Wednesday, 25 September 2013

A Very Sturdy Mind: Interview with Nicolas Huck

A weirdo in the best way, Nicolas Huck is reclusive, intermittently misanthropic, German, artistic and irreverant. He did the art for my band Djinn and Miskatonic's first album, 'Forever In The Realm'. For people curious to know more about him, here's a little interview I did with him over e-mail.

1. I first got to know you as an illustrator who works with the horror writer Jeffrey Thomas. You're also doing the cover art for an anthology of original Lovecraftian fiction I am putting together for Aetherial Publishing. What draws you to eldritch horror and all things Lovecraftian?

It is weird (how fittingly!)... but I have to admit that all my author friends (all... without question!) fueled my passion for Lovecraft and everything beyond. *shivers*
Even this evil social network (Facebook)  I am visiting and using for slandering about humanity has become a sheer pool for eldritch input these days. I mean I was a huge Lovecraft-fan before... but now, it is pure madness! And I like and enjoy this kind of madness there a lot. Tentacles... everywhere!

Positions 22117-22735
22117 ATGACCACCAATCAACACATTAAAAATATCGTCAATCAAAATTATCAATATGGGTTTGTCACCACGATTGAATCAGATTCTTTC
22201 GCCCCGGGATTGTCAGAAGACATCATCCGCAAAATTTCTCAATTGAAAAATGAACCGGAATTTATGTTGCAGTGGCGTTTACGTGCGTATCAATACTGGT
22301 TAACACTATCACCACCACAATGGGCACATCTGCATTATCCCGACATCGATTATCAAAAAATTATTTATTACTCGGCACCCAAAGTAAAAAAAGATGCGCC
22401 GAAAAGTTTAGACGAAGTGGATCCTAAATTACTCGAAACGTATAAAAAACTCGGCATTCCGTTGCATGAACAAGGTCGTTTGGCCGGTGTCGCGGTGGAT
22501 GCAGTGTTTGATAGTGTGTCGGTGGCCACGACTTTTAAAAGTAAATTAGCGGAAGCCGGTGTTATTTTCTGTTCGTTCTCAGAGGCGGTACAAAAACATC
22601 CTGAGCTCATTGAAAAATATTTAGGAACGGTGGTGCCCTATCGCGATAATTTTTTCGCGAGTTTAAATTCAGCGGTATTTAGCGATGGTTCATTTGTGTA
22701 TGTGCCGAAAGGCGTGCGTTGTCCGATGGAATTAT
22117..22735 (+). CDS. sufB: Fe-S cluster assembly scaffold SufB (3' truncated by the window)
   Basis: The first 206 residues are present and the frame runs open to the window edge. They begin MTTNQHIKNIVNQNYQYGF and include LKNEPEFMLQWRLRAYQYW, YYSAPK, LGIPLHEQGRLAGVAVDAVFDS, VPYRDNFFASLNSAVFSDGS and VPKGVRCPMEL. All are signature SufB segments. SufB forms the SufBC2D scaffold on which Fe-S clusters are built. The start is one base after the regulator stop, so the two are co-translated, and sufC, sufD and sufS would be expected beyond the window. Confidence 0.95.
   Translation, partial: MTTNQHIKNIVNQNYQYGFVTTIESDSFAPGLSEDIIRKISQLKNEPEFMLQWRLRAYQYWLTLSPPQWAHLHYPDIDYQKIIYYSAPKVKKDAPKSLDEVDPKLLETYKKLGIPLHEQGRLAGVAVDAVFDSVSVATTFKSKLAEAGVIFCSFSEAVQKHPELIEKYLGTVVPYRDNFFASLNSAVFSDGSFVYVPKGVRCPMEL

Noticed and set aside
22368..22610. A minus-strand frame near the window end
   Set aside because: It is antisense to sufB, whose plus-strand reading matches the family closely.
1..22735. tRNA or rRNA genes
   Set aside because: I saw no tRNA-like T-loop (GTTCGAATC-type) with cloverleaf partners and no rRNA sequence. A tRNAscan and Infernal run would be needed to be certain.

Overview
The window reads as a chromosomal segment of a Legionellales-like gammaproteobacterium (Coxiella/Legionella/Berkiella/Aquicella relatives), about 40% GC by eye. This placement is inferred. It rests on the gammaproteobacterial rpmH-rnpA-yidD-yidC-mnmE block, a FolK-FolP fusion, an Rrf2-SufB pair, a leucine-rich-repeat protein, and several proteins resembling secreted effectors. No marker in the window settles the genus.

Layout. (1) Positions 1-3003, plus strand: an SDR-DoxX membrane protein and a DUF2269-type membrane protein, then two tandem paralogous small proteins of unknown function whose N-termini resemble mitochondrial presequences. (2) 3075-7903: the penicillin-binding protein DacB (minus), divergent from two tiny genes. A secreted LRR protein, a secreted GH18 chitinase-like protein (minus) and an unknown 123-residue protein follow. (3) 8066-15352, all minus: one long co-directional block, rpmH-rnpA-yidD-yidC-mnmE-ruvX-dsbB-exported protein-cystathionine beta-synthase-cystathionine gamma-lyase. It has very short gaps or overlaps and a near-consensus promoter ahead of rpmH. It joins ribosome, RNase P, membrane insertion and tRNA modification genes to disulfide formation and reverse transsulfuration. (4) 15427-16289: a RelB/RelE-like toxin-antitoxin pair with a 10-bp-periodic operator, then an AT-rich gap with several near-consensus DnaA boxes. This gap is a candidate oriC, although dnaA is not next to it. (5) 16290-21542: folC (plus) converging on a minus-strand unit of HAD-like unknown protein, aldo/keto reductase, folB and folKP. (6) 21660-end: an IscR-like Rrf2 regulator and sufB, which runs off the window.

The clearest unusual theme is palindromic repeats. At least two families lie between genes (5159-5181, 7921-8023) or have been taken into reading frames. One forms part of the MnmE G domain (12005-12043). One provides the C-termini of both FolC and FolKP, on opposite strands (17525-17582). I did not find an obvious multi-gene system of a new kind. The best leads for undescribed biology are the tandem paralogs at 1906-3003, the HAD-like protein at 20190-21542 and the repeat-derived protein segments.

2. What are some of your favourite horror stories and films, especially from the perspective of the visuals they evoke/portray?

Oh this is an excellent but also a "hardcore" question... specially as fanboy of all things gory, strange and creepy! Famous and mostly american movies like Dead Alive, Fright Night, An American Werewolf in London, Poltergeist are surely some flicks we know and I appreciate. But i think "The Thing", "Evil Dead" and "A Clockwork Orange" are the clear favorites that inspired me for creature design and cinematography. All in all I should blame David Cronenberg, Chris Cunningham but principally Stanley Kubrick for their visual perfection, or at least for changing the way we look at movies. But for written tales and stories... hmmm, I think mentioning Lovecraft is almost needless, right? So I may just move on and mention one of his minions here: My friend Jeffrey Thomas with his classics "Punktown" or "Monstrocity". The man changed my reading habits! But I also love my non-Lovecraftian, Russian authors from Asimov up to my personal modern masters Lukianenko with "Spectrum" and Dmitry Glukhovsky & Co. with their "Metro 2033"universe.

3. I sense that the world of gaming is also an influence on how you visualise your art. Is this a fair guess, and what are your favorite computer games?